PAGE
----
John Carter (of Mars)

Ballantine Books Paperback Edition 1963


I saw the movie John Carter last night.  Having read many of the reviews that label the movie a flop and failure, I was happily surprised to find it is a very good movie.  The reviewers all harp on the large price tag ($250 M) of the movie and the relatively low return of its first weekend ($30 M here in the US, though $70 M in Europe).  So it seems movies, like everything else in America, are judged purely on their financial as opposed to artistic merits.  If that is so, why does the Academy Award for Best Picture so often go to some low-budget film that no one has actually seen?  As others have pointed out, some poor marketing and the apparently derivative nature of some of the scenes work against the film getting a fair viewing.  Hacking off “of Mars” from the title didn’t help, leaving prospective viewers wondering what a movie named “John Carter” could possibly be about.  As for the movie imitating Star Wars or Avatar — well that’s just pure ignorance.

Dust jacket of first book edition 1917

As I waited for the movie to start, it was hard to sit still while listening to a guy in the row in back of me explaining to his girlfriend that the movie was based on a comic book by the creator of Tarzan.  There were no comic books in 1912 when A Princess of Mars was published.  Science Fiction was not a recognized literary genre.  Edgar Rice Burroughs, who went on to create the iconic feral human in Tarzan of the Apes, wrote this first novel of Barsoom after having failed at countless jobs.  He had an idea that he could write works of fantasy, and he decided to try his hand at it.  Thank goodness he did!  With this book and the 10 that followed, as well as his tales of Pellucidar, Venus, and many other alien worlds, he managed to invent a majority of the themes that have unabashedly been used by George Lucas, James Cameron and others who create the SciFi movies of today.

I have read everything available that Burroughs wrote, and, yes, that includes such obscure works as The Girl From Farris’s and Marcia of the Doorstep.  The Mars books were always my favorite, more so than the Tarzan series.  They are just so imaginative.  Burroughs had a unique knack for creating alien worlds and alien cultures.  There is great attention to details in these books: the geography is consistent, the languages and names sound right, the many-legged animals are amazing (from thoats — Martian Horses, to calots — Martian dogs, represented by Woola, whose realization is one of the high points of the movie), and the cultures and motives of the many Martian races are well defined.   The bright covers of the Ballantine and Ace editions of these books first appeared in my early teenage years in the 1960s and immediately captured my attention.  Even though paperback books back then only cost 50 cents, this was still a lot given my 25 cent weekly allowance, so it took a while to get all the books.  I also had to make sure my mother didn’t see the covers, which invariably included scantily (for the time) attired princesses (see illustration above).  But the joy of reading these books back then is still palpable today.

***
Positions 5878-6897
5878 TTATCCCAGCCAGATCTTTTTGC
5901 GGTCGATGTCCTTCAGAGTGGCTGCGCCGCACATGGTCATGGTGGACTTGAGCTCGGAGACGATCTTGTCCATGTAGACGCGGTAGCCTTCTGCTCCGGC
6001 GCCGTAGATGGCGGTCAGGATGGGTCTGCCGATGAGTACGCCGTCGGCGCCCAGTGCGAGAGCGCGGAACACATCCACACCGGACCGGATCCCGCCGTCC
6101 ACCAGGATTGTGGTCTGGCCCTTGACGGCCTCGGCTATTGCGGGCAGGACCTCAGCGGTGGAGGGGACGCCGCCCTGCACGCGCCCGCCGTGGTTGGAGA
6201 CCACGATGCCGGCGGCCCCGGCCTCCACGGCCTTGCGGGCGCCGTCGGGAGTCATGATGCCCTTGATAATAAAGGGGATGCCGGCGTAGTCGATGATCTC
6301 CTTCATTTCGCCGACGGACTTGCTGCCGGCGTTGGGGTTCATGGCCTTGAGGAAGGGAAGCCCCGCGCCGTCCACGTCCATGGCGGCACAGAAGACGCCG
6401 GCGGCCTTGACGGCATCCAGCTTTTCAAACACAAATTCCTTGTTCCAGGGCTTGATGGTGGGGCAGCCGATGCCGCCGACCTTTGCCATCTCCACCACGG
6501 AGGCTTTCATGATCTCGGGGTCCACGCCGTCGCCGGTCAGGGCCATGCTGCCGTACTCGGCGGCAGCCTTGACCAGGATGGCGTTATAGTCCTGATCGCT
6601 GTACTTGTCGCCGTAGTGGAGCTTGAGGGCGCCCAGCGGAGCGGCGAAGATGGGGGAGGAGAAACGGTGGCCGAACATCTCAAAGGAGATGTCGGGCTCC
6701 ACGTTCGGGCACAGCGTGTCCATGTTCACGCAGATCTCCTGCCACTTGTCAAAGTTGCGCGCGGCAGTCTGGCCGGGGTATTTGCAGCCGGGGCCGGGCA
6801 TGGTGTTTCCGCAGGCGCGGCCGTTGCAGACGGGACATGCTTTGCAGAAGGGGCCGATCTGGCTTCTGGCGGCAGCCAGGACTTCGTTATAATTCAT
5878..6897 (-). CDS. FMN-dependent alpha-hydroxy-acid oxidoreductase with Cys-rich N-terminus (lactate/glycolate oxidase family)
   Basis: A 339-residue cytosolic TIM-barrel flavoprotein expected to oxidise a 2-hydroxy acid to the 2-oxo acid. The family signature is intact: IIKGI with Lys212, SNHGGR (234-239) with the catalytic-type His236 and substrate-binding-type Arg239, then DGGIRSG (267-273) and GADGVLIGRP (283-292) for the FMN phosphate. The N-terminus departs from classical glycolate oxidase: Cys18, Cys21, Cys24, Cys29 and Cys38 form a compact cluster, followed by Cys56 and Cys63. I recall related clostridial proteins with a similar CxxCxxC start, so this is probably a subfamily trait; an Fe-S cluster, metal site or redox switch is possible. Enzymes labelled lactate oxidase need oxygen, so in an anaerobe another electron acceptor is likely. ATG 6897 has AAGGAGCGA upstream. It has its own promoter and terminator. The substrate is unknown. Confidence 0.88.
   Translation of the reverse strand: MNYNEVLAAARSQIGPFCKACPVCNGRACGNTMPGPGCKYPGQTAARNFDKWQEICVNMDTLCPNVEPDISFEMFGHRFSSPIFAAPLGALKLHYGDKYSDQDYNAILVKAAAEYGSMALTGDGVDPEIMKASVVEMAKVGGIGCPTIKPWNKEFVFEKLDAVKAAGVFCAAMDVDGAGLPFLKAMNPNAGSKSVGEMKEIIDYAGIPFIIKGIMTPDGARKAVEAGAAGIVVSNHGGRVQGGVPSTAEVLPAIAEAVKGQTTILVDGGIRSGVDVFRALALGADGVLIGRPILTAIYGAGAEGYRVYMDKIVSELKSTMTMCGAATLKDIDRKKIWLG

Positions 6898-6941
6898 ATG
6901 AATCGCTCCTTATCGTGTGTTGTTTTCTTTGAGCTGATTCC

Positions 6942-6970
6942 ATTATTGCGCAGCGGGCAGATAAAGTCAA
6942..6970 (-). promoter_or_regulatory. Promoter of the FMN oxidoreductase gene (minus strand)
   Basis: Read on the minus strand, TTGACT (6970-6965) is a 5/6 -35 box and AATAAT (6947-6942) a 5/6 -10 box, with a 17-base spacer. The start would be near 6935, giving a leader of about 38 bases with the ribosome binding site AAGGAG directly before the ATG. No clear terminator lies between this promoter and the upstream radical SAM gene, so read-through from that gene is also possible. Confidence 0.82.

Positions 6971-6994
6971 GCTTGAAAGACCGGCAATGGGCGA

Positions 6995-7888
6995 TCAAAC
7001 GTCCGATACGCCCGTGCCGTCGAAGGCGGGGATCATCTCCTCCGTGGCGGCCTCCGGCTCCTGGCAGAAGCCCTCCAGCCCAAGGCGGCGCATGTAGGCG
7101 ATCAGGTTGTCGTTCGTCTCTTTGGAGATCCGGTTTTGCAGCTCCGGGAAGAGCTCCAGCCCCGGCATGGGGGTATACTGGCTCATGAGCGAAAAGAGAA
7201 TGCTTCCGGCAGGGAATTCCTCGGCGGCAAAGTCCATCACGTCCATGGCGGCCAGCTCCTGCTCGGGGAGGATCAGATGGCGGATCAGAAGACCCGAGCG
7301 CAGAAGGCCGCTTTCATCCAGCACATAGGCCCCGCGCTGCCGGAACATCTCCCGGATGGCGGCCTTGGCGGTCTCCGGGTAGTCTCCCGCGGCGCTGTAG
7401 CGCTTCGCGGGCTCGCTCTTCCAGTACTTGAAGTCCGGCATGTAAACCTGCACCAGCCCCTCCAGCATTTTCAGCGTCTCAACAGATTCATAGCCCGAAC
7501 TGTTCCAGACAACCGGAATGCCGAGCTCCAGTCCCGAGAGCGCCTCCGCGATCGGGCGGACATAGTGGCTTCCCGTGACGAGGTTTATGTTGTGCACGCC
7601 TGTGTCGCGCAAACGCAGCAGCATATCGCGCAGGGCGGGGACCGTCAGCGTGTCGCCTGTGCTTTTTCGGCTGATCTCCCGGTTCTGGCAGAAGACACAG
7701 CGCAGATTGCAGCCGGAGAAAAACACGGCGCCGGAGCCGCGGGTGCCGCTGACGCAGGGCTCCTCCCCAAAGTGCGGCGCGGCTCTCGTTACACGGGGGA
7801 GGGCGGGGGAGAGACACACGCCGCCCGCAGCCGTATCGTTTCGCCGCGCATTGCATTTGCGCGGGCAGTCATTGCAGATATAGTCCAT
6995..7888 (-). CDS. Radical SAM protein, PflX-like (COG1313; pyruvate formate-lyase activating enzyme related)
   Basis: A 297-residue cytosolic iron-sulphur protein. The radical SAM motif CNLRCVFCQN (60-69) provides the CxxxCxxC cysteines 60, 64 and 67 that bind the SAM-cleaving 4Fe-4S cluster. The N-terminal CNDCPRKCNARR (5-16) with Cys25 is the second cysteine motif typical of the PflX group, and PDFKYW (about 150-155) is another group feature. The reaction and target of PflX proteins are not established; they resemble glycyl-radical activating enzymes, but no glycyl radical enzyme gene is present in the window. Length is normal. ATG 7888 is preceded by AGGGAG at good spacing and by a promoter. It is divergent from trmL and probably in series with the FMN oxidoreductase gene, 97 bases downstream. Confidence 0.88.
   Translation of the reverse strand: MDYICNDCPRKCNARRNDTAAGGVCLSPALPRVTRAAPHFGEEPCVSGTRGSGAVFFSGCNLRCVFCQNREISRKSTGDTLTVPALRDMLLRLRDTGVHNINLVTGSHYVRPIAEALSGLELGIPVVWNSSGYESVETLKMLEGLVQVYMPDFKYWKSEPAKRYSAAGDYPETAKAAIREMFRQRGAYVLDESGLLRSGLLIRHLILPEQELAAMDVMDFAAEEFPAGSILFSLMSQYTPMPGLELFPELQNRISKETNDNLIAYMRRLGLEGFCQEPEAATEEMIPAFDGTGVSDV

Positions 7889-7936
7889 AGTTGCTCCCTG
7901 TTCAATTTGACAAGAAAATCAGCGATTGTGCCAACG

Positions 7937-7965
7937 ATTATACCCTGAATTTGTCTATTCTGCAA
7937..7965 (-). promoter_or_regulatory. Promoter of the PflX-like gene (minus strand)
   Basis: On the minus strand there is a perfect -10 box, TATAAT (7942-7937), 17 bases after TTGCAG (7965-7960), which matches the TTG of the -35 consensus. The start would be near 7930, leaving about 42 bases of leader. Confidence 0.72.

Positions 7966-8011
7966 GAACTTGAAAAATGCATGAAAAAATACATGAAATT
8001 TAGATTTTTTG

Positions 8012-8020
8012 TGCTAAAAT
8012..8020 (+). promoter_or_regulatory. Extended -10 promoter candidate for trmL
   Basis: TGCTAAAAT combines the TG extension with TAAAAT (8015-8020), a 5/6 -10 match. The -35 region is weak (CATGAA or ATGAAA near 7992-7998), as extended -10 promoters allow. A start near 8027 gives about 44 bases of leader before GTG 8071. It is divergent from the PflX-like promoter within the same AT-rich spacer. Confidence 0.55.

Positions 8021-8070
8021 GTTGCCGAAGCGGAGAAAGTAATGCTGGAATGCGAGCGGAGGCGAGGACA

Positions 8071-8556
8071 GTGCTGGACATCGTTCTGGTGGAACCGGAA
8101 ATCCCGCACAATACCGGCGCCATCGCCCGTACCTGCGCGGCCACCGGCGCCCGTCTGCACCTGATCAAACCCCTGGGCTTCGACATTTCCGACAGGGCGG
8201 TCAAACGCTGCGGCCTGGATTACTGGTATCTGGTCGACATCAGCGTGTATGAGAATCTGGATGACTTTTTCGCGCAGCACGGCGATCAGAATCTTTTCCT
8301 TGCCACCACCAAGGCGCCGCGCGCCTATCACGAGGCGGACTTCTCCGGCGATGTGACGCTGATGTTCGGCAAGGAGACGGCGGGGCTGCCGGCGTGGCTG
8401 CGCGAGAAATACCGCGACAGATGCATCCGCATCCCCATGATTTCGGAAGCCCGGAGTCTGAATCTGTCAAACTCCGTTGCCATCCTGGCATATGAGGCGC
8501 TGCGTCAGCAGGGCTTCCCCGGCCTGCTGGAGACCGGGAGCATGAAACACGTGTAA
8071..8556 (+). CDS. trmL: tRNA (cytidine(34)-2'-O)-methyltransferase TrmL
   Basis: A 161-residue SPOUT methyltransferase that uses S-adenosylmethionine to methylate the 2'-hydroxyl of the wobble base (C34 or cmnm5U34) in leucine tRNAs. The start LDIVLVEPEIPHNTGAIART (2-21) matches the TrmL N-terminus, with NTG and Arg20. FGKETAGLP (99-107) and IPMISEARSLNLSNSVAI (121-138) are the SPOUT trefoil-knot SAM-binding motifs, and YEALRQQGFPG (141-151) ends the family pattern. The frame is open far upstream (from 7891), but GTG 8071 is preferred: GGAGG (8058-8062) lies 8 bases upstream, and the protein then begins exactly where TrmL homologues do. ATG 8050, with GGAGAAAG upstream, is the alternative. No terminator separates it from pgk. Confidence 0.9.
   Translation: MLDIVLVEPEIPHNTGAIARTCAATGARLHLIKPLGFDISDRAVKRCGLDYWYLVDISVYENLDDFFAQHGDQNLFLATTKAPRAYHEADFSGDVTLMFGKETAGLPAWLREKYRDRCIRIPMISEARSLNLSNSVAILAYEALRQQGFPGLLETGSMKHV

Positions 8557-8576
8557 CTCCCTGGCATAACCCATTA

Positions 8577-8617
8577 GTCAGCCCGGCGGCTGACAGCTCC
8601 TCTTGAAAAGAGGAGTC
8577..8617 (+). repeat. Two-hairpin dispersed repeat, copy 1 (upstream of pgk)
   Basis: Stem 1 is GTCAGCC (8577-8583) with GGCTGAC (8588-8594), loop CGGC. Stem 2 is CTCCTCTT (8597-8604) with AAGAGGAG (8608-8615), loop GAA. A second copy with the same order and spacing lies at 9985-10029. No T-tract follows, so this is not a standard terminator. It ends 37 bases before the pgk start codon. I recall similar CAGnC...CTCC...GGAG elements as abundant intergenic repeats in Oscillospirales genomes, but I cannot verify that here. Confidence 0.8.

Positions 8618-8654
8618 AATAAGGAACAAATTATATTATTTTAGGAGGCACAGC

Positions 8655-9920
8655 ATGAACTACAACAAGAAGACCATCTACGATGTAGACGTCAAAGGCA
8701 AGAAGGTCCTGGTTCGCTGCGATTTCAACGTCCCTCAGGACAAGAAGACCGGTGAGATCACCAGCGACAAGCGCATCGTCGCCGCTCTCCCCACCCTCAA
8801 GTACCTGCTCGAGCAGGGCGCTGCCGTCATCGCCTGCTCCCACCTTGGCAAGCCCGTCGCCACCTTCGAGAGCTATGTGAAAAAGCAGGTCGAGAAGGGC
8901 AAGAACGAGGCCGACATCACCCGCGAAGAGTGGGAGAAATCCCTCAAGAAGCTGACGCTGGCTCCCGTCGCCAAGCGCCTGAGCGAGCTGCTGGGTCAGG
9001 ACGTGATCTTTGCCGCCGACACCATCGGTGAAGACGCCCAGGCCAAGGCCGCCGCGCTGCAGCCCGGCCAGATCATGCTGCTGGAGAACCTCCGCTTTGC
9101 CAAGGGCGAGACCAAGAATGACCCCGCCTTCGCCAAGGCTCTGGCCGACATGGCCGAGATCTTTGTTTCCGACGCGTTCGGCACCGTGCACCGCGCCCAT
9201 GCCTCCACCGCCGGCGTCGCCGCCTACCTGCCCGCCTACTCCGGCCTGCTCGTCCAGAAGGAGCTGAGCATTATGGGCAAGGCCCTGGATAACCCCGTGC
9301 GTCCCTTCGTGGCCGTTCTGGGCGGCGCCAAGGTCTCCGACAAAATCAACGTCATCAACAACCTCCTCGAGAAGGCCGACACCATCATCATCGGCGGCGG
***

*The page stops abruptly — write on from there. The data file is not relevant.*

So, what about the movie?  Well it would be hard to fit the sensibilities of the early 20th century into a movie made today.  In the books, John Carter does what is right because that’s just the way he is.  He is a born fighting man, and chivalrous to a fault.  In the movie he is given a back story, and, other than his jumping ability (which the movie exaggerates) he doesn’t seem special — not the best swordsman of two worlds, as the John Carter of the books immodestly bills himself.  Being Burroughs’ first book, it improves as it goes along, but starts out with a huge unexplained deus ex machina — Carter’s astral projection to Mars.  The movie probably improves on the book for not only providing an explanation of sorts for this, but making this technology a major theme of the movie.  The movie brings in elements from the 2nd and 3rd Mars books (together they form a trilogy that chronicles John Carter’s rise from an unarmed  captive of the Green Martians to the title of “Warlord of Mars”), as well as other elements that aren’t in the books, but none of this hurt things too much.  Zodanga was not a moving city, and the Therns don’t have the same role in the books as the movie, but it didn’t matter to this Burroughs fan.  To see the wonderfully rendered Green Martians (though not exactly according to Burroughs, they were even uglier with eyes of the sides of their heads), the magnificent fliers (powered by the Martian Eighth Ray), and the “incomparable Dejah Thoris,” played incomparably by Lynn Collins, made up for any discrepancies with the books.  ERB himself sanctioned the various Tarzan movies, almost none of which portrayed the character as he himself did (Tarzan was an English Lord who was fluent in numerous languages; no “me Tarzan, you Jane” in the books).  I’m sure he would have been delighted with the movie John Carter.

By mannd

I am a retired cardiac electrophysiologist who has worked both in private practice in Louisville, Kentucky and as a Professor of Medicine at the University of Colorado in Denver. I am interested not only in medicine, but also in computer programming, music, science fiction, fantasy, 30s pulp literature, and a whole lot more.

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